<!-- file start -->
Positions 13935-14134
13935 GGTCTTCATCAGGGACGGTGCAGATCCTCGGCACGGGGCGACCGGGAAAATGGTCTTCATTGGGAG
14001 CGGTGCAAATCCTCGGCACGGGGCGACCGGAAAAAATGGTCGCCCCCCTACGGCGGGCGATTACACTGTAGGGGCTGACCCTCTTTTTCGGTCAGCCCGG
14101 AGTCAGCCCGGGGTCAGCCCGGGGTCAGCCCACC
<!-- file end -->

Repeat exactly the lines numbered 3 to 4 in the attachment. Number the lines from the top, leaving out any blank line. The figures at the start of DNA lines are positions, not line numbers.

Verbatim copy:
14001 CGGTGCAAATCCTCGGCACGGGGCGACCGGAAAAAATGGTCGCCCCCCTACGGCGGGCGATTACACTGTAGGGGCTGACCCTCTTTTTCGGTCAGCCCGG
14101 AGTCAGCCCGGGGTCAGCCCGGGGTCAGCCCACC